The Biron Mill: Getting into print
By Kris Leonhardt
Continued from a previous edition.
In 1890, the mill property came under the management of George Severe Biron.
On Dec. 14, 1892 the Grand Rapids Pulp & Paper Company was incorporated by J. D. Witter, Biron, J. W. Cameron, Daly S Sampson, and E. T. Harmon. Formed “for the purpose of manufacturing pulp and improving water power,” the company tore down the old saw mill and erected a brick pulp and paper mill.
Paper machines Nos. 21 and No. 22 were constructed and the mill began producing newsprint and wallpaper.
Severe Biron served the company in the capacity of assistant manager, until his death on Sept. 26. 1899.
Nels Johnson was one of several managers to oversee its operations until the company was absorbed in 1911 by the Consolidated Water Power & Paper Co.
In 1915, a grinder room was built and 14 hydraulic pocket grinders were installed to produce groundwood.
Seven years later, construction began on paper machine No. 23, with J.B. Purvis as mill manager. No. 23 started up in 1923, producing newsprint.
In the 1930s, the company switched focus from newsprint to lightweight coated printing paper. Under the leadership of mill manager, Warren Beadle, in 1937, the mill installed the Consolidated Massey Coater on No. 23, producing its first coated paper. Two years later, more coating equipment was added to No. 23.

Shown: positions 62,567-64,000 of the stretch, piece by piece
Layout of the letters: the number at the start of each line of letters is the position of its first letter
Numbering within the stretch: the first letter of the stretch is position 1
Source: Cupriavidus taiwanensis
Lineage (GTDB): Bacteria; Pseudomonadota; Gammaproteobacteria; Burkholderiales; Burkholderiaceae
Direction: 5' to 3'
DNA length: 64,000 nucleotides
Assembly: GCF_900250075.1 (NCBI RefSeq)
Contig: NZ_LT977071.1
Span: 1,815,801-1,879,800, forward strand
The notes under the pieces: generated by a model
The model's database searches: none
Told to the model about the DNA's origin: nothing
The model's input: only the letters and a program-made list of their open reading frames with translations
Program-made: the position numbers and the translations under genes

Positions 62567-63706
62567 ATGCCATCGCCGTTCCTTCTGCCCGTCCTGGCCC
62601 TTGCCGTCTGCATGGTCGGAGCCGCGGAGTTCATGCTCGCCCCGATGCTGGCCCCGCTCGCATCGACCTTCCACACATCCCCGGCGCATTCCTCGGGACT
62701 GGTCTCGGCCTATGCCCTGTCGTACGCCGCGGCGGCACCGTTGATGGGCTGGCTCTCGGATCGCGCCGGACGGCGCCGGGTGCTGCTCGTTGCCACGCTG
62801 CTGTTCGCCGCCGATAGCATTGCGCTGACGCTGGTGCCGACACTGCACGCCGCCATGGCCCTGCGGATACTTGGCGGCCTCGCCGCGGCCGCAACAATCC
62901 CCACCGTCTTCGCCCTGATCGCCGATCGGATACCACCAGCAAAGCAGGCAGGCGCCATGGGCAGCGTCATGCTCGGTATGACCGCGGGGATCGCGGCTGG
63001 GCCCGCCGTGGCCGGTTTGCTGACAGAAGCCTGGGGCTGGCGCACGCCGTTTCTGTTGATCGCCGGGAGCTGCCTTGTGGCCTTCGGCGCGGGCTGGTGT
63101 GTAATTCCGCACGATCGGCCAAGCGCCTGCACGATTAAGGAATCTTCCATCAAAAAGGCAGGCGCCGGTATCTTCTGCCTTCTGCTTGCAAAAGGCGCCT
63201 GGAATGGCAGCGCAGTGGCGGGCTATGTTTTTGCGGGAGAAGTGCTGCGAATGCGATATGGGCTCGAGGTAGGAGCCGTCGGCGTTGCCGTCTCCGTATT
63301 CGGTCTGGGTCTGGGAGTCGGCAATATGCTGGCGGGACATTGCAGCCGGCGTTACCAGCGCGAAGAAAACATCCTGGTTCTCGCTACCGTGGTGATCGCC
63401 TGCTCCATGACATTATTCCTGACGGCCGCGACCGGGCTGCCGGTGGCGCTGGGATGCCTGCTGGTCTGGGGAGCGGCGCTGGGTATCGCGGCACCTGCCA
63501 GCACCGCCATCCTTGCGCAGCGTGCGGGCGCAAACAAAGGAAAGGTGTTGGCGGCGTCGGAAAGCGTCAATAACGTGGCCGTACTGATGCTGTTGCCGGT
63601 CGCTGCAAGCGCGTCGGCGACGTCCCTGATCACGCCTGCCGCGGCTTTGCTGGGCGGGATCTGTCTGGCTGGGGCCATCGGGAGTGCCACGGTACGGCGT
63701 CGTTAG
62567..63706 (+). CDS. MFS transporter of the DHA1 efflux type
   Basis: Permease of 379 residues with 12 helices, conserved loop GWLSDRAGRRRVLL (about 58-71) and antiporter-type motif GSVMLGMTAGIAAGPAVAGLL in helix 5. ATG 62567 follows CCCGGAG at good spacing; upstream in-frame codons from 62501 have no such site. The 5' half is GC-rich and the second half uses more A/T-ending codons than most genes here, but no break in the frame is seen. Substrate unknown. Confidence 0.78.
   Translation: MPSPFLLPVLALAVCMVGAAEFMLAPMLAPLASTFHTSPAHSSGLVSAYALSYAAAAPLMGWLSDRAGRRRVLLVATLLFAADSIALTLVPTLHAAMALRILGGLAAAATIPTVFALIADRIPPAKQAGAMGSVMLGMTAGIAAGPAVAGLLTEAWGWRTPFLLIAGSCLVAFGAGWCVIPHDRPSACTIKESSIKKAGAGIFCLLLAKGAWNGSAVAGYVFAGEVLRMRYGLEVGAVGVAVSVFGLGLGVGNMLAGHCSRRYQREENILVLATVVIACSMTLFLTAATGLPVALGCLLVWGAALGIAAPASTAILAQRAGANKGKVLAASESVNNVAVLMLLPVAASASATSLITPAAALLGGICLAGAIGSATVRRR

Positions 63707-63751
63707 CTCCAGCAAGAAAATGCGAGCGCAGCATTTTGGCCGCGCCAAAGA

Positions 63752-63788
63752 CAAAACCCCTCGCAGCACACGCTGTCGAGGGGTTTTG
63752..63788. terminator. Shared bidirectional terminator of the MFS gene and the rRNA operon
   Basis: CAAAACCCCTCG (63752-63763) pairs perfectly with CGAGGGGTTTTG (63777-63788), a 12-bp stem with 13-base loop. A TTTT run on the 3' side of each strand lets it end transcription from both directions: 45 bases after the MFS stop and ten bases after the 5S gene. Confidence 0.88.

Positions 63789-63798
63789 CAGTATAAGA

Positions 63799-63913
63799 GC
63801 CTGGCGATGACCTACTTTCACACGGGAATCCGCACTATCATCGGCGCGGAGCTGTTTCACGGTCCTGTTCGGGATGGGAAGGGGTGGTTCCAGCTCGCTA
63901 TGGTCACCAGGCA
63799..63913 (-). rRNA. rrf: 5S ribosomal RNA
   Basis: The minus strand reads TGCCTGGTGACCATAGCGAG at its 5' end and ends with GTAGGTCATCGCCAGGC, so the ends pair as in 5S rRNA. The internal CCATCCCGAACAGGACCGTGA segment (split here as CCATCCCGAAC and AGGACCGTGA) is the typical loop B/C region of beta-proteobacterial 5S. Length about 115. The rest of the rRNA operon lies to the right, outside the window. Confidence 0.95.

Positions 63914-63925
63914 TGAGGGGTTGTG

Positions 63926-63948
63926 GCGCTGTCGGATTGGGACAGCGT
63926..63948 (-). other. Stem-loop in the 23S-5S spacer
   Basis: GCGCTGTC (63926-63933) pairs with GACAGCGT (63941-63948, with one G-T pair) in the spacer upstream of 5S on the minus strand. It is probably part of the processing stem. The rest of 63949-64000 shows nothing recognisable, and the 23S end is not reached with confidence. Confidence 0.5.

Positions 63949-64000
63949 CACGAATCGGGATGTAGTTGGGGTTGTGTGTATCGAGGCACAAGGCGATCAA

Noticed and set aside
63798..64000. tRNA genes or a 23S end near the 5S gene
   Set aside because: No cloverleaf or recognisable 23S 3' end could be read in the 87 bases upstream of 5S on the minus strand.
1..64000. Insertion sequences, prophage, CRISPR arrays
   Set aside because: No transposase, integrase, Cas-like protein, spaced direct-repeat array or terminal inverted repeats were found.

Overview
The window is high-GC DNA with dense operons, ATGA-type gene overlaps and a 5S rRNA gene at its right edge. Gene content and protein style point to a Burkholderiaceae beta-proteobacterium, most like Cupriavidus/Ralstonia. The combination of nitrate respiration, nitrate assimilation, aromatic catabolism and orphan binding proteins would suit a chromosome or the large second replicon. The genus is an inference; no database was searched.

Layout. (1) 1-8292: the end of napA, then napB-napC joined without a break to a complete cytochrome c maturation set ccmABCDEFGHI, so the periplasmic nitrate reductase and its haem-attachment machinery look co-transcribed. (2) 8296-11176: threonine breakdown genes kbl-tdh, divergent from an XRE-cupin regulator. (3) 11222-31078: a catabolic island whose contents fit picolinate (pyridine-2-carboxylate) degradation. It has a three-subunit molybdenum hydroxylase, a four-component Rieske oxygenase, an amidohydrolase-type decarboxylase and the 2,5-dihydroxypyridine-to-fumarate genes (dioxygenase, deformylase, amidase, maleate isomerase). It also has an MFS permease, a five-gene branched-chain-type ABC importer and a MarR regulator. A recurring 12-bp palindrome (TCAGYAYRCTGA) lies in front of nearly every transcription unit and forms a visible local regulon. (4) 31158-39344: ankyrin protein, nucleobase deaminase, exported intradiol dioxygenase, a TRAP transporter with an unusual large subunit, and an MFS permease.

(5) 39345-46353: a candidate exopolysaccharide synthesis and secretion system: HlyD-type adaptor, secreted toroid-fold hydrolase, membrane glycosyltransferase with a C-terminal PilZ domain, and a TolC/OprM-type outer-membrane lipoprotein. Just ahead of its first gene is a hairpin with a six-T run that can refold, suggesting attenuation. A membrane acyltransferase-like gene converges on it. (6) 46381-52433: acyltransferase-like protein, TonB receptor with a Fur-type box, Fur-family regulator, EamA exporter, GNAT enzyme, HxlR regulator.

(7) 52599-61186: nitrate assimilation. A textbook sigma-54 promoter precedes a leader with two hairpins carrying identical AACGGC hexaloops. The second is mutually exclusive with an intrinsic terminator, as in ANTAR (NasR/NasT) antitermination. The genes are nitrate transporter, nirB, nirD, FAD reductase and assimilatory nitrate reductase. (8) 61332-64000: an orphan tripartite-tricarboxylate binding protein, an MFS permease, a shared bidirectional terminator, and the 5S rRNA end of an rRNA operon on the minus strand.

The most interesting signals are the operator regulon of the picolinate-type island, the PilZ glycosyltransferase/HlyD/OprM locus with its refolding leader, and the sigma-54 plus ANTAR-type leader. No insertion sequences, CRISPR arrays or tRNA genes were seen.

In the 1940s, the mill transfigured one of the older paper machines to produce paperboard. This was done to create a product called “aircraft paper” – a laminated paperboard made to government specification for use in gliders flown in World War II. This product became the forerunner of Consoweld DuraBeauty laminate.
In 1945, construction of paper machine No. 24 began. The mill also worked on the addition of a new clock house, locker rooms, a new boiler house, and maintenance shops. The grinder room was also expanded, adding two electric grinders. On Oct. 13, 1947, the mill flipped the switch on No. 24.
As business continued to prosper for the mill, construction began on paper machine No. 25 and the grinder room was expanded with three additional electric grinders.
In 1958, Robert J. Mader succeeded Warren Beadle as mill manager.
One year later, the Research and Development complex was built in the village of Biron, as the company worked to evolve with the changing complexity of the paper industry and stay relevant in the products and services it provided.
Next week: The glorious years